One of the developments that most excites me on the web is Second Life. The voice of non-webheads rises up with a resounding “What on earth is that?”. It is not on earth, it’s a virtual world of it’s own. A virtual world where online interactions are that much richer, because the people you meet can move their bodies, and use rocket packs.
My other rocketpack’s a car
It was described a far more clearly in Andreas Kluth’s cracking New Media Survey :
Second Life, a “metaverse” (for “metaphysical universe”) created by Linden Lab, a San Francisco internet company. Mr Rosedale, its founder, says that Second Life is “not a video game but a place where people make things.” This is hard to imagine until one sees it, but then instantly addictive. People who log on to Second Life create an “avatar” (ie, an online extension of themselves). As avatars, they mingle, go to parties, create what they wear and drive in, build the houses where they live, paint pictures and compose music.
The Economist, and any other brands in the group, could take advantage of it in a number of ways. Here are a couple that spring to mind :
i) A virtual reading room. The days of having a club where you can relax, smoke cigars and come up with dodgy insider trade deals with your school friends are behind (most of) us. However, we could create the feeling of comfort, home and sociability associated with clubs by building a house where we distribute Economist content and let Economist readers meet each other.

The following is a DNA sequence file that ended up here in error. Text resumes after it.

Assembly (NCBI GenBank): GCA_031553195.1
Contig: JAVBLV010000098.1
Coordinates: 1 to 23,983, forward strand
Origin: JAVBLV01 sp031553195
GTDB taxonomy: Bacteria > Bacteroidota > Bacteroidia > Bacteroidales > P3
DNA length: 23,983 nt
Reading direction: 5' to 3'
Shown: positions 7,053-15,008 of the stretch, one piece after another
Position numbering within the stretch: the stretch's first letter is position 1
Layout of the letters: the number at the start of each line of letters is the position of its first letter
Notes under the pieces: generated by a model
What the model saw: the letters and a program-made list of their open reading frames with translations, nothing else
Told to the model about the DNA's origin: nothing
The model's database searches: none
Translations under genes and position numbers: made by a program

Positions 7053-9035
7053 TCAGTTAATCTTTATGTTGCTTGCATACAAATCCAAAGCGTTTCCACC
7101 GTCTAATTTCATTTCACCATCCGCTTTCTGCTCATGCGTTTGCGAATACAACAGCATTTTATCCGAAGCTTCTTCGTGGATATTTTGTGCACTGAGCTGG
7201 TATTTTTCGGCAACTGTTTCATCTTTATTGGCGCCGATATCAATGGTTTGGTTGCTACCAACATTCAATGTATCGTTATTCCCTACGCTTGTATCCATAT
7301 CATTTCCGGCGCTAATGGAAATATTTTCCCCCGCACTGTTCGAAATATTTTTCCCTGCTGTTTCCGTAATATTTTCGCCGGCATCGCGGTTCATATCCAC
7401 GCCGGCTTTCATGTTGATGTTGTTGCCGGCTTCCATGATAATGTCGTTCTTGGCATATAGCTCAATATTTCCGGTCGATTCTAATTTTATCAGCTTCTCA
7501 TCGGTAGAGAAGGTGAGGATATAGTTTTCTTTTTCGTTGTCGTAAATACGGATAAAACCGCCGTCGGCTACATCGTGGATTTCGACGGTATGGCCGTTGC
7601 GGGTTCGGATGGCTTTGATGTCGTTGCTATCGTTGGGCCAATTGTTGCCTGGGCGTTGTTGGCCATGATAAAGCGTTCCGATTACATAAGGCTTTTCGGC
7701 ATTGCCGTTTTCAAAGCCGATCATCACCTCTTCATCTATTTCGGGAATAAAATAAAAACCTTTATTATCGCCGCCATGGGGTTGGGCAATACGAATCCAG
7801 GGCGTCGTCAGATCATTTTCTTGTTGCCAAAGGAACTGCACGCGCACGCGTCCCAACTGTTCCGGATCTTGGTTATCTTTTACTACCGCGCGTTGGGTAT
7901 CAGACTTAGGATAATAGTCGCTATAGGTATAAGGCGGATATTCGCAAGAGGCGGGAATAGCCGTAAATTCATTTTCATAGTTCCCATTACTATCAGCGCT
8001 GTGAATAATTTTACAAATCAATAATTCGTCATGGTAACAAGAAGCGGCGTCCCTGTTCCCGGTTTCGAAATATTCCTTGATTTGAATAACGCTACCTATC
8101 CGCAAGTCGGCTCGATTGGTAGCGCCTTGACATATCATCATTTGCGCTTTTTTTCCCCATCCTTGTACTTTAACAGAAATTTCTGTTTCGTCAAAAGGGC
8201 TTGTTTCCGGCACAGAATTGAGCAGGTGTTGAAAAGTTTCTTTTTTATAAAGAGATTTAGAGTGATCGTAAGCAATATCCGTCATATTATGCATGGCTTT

The meeting of two passionate Economist readers is a sight to behold. Each recounts their favourite covers, surveys and picture byline. We would enable that meeting whilst also providing an environment where our free content could be read.
ii) Cobranded Experiences. There are already many brands that have moved into Second Life, what we could do would be let a brand interact with our audience in James Wilson House. Whether we provide more free content to be perused in virtual leather chairs, or created meta-rollercoaster to teach them about the stock market.
If anyone would like to join me to discuss Project Redstripe I’ll be hanging out there under the pseudonym Nigel Barbecue. I’m a very irregular user so you’ll be able to laugh at me as I bump into Major League Baseball stars in the virtual ballpark.
Harry Potter fun in Second Life
UPDATE : since first writing this post there has been a cracking special report on Second Life in The Economist.